Animal Acoustics highlights the peculiarity of hearing and interpreting one and the same sound distinctively in a variety languages. It does so by presenting a collection of animal sounds as interpreted in several languages. For example the verb denoting the rooster’s call in English is cock-a-doodle-doo, the Italian’s think they cry chicchirichí, the Japanese ko-ke-kok-ko-o and the Dutch kukeleku. Whereas the pig grunts oink in English and Italian but apparently switches its sound to boo boo in Japan and knor knor in the Netherlands.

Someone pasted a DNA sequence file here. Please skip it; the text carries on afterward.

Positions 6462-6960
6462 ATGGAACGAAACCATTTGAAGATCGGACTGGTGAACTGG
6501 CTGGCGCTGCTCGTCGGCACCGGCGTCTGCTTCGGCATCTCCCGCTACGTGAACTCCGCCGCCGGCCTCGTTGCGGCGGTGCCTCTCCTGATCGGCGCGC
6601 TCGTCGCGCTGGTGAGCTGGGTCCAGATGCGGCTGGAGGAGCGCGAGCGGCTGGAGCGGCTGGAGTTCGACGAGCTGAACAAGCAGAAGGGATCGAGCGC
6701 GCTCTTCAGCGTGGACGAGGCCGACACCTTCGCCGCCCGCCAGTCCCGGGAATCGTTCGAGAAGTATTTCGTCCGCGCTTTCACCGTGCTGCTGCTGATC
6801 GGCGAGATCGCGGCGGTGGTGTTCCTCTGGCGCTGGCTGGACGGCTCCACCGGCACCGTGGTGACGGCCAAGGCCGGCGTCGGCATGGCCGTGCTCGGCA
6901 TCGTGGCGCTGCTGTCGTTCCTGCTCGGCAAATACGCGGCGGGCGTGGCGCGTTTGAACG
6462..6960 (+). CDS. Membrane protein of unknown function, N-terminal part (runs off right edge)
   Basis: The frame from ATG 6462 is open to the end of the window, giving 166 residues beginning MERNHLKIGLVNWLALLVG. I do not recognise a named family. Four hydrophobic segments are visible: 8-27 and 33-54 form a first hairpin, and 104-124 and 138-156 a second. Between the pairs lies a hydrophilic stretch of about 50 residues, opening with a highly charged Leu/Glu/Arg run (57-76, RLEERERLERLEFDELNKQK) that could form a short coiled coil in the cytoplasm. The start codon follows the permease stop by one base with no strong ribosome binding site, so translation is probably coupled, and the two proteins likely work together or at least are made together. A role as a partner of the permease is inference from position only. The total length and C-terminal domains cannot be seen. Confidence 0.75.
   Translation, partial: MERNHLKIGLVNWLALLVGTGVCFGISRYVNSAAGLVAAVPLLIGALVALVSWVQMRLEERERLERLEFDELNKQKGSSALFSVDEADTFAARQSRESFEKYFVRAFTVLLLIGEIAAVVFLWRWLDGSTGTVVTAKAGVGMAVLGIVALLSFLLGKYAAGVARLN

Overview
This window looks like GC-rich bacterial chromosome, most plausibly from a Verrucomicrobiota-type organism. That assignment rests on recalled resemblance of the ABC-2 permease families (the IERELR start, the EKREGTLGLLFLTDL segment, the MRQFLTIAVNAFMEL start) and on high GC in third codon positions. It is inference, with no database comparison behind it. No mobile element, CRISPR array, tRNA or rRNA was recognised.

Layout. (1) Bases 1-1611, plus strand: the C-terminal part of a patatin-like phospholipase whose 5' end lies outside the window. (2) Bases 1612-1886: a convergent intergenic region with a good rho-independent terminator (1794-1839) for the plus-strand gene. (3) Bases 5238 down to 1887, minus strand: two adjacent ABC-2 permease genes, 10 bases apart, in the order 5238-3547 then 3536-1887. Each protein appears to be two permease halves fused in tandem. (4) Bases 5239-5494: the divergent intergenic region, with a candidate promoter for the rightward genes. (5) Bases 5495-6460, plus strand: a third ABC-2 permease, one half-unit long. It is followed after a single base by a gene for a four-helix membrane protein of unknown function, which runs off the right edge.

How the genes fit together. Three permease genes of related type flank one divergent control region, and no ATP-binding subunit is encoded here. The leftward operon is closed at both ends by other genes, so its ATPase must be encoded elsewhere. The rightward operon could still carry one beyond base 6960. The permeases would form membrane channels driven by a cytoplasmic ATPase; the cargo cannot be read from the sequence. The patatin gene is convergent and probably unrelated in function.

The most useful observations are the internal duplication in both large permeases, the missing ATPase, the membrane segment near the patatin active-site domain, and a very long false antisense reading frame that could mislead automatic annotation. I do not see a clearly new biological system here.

Through interdisciplinary installations and multi sensory environments I investigate the precariousness of perception, endorsing experiencing our surroundings with a curious awareness. I am interested in those peculiarities which appear to be so familiar and embedded in our daily lives that we do not take notice or see their uniqueness anymore. Since we have come to accept these understated phenomena as mundane, we overlook and ignore incidents that can be beautiful, funny, serious, interesting but also frightfully wrong. Not bound to a schedule of frequency, place or time, these events are caused by natural phenomena, build form and human behaviour or a combination thereof.